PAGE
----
Raubacher puts life into Biggs exhibit

Rebecca Raubacher, who owned the Raubacher Gallery in Dover for 30 years before moving to Rehoboth Beach, is showing her latest work in an exhibit at the Biggs Museum of American Art entitled “Rebecca Raubacher: Drawings and Paintings” through Oct. 20. (Delaware State News/Marc Clery)

DOVER — When Rebecca Raubacher was 3 years old, her sister took her to ride ponies. It was a moment that would define her career path.

“I fell in love with the ponies and the assorted farm animals,” Ms. Raubacher said. “As soon as I got home, I picked up a paper and pencil and started trying to draw everything I saw.”

She hasn’t put her pencil down yet. For the last 60 years, she has been capturing moments in her life through her art.

“Drawing and painting are sensual experiences whether drawing from nature or conjuring a subject in the studio,” Ms. Raubacher said.

The Biggs Museum of American Art in Dover unveiled “Rebecca Raubacher: Drawings and Paintings” last weekend. The exhibit will run through Oct. 20.

A Delaware native and former Dover resident, Ms. Raubacher has had several solo exhibitions in public and commercial spaces throughout the First State and the country but it’s her first solo show at the Biggs Museum.

“Everything just fell in place,” Ms. Raubacher said. “The Biggs Museum was ready for me and I was more than ready to showcase my work at the museum.”

Ms. Raubacher’s 2010 work “Portrait of a Young Woman” is oil stick, charcoal and watercolor on paper.

The exhibit features about 80 of Ms. Raubacher’s works, tracing the evolution of her unique drawing style and technique. It dives deeply into her recent work, focusing mostly on the human figure.

Ms. Raubacher and her husband had their own business in Dover called The Raubacher Gallery for 30 years.

“We were very busy,” Ms. Raubacher said. “I was born and raised in Wilmington, but I met my husband Chris in Rehoboth. He’s from Dover and we settled there and opened up our gallery. When our children finished school we moved to Rehoboth.

“I’m really excited that I have the opportunity to show my work again in Dover. It gives me a chance to show my work to people who may have not known me before as well as the people who have followed my work for years.”

Ms. Raubacher’s depictions of human and animal figures emerge over time from a few simple marks layered onto a piece of paper.

She carefully and hypnotically builds her faces and bodies with cross-hatched lines using a wide range of artistic media. At times, her characters reveal themselves fully formed from within a simple line drawing. At other times, complex personalities appear through veiled skins of layered drawings and paint to demonstrate psychological tensions and universal narratives.

Patrons look at the work of Rebecca Raubacher during an opening reception of her exhibit at the Biggs Museum of American Art in Dover on Aug. 2.

“My drawing style is I think very classical,” Ms. Raubacher said. “It is developed from quick contour drawings. I draw from life every day. It gives me edge and hand confidence.”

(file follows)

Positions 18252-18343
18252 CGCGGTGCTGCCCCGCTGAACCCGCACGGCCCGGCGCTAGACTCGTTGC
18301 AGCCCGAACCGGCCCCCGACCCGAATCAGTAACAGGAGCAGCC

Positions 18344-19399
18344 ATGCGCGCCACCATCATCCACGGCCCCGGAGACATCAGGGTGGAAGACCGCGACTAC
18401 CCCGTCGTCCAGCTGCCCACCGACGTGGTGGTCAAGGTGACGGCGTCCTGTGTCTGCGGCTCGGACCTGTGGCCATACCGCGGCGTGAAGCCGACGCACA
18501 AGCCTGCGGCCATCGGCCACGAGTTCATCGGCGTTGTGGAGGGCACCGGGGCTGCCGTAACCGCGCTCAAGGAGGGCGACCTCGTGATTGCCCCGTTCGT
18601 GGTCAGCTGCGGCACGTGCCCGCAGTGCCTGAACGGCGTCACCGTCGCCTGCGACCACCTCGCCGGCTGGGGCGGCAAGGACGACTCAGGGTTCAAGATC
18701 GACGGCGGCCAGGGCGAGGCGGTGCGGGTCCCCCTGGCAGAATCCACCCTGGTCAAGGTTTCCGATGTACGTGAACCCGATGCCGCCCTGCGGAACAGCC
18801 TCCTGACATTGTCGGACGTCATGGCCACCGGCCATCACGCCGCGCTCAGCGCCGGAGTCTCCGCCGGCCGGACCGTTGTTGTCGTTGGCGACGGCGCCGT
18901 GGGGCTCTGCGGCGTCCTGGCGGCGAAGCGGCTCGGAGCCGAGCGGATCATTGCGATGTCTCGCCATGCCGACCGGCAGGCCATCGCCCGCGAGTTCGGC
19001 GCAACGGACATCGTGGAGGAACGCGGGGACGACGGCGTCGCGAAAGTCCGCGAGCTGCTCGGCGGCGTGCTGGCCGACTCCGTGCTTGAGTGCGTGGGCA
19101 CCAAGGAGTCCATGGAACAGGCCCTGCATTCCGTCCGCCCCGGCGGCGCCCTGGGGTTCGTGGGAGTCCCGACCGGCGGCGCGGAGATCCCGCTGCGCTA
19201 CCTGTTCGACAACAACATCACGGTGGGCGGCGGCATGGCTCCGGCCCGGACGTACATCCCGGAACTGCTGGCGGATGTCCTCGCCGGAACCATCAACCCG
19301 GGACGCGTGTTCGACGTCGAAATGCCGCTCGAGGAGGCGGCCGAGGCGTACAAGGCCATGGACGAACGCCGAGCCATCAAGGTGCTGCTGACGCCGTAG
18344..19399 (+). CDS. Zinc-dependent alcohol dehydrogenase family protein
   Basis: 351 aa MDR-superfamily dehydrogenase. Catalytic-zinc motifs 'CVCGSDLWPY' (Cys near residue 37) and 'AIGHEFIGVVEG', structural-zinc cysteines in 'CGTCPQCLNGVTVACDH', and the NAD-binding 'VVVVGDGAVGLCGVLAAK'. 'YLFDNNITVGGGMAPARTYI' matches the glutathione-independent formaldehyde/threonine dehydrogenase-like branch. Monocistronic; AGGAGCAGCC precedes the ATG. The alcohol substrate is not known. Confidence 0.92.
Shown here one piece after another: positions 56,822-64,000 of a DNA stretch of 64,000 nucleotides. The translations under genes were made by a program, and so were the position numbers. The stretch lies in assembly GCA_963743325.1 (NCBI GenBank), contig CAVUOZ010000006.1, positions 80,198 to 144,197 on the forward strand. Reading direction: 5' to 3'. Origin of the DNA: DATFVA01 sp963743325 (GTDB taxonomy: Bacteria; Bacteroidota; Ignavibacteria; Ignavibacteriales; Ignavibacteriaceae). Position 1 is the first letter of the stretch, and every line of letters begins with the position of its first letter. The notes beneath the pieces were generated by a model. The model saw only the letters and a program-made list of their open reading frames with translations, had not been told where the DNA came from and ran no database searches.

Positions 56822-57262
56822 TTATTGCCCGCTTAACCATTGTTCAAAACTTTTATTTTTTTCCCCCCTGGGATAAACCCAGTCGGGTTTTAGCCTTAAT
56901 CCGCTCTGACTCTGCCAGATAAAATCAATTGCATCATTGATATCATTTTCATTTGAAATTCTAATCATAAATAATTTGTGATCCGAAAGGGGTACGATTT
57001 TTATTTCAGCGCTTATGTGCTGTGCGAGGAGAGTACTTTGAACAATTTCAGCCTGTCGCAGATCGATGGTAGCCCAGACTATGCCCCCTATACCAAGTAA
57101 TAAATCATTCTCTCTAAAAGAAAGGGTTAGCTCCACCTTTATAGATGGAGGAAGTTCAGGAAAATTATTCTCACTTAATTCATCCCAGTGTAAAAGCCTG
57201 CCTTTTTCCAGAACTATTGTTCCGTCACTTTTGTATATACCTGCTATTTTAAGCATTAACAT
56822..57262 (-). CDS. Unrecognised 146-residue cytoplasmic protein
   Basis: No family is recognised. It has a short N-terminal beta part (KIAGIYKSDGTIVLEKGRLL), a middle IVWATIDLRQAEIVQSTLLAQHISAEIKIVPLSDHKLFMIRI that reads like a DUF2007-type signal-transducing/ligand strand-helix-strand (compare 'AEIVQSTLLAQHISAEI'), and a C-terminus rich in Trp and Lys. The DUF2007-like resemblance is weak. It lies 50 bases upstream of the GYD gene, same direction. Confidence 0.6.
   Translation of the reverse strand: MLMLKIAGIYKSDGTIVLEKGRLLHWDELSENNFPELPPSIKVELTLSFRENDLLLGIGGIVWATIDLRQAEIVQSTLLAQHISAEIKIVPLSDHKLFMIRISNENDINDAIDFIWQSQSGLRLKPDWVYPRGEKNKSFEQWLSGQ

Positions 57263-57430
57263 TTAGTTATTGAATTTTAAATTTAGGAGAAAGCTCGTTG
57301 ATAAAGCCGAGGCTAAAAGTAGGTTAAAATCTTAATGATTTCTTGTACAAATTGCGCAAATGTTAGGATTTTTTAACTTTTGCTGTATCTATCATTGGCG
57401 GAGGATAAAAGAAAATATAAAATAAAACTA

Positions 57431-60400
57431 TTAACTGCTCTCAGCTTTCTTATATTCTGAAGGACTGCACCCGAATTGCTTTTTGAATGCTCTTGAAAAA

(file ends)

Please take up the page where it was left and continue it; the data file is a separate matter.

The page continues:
Her unique drawing style and longevity is what caused Biggs Museum curator Ryan Grover to ask Ms. Raubacher to do her first solo show at the museum.

“Rebecca had been working on a new group of figural artworks that were a concentrated departure from other periods,” Mr. Grover said. “They were really lively, colorful, full of joy and there were a lot of them. I felt that she had built up a large enough body of work that we could feature a recent works show and catalogue.”

Ms. Raubacher said she draws inspiration from just living life.

“A life drawing can take seconds — 15 to 30 seconds,” Ms. Raubacher said. “A drawing that builds into a painting can take hours, weeks or sometimes years. All I have to do is make a mark on a piece of paper and the mark starts telling me what to do next.”

Mr. Grover said her style of artistry is what makes her unique.

“She is pretty fearless about laying down drawing medium and paint onto paper,” Mr. Grover said. “She just goes for it and really wants the viewer to be able to see how she has built up layers of colorful marks across the paper.

“Her subjects are thoughtful but not alienating. Everyone can relate. And the works are huge. It’s like walking right into someone’s memories.”

The exhibit features about 80 of Ms. Raubacher’s works, tracing the evolution of her unique drawing style and technique. It dives deeply into her recent work, focusing mostly on the human figure.

Ms. Raubacher said out of all of works she doesn’t have a favorite, as each of them tell different stories.

“All the drawings and paintings offer something very unique to themselves but the last two pieces I did are ‘She is Going’ and ‘Past and Present.’ Their color surface, composition and subject excite me,” Ms. Raubacher said.

Even when the exhibit is over she hopes to use her experiences at the Biggs Museum as inspiration.

“I can’t wait to get back in the studio, put up large fresh paper and see what the next works are like,” Ms. Raubacher said.

The Biggs Museum is at 406 Federal St. It is open Tuesday through Saturday from 9 a.m. to 4:30 p.m. and Sundays from 1:30 to 4:30 p.m.

Arshon Howard is a freelance writer living in Dover.

You are encouraged to leave relevant comments but engaging in personal attacks, threats, online bullying or commercial spam will not be allowed. All comments should remain within the bounds of fair play and civility. (You can disagree with others courteously, without being disagreeable.) Feel free to express yourself but keep an open mind toward finding value in what others say. To report abuse or spam, click the X in the upper right corner of the comment box.

Facebook Comment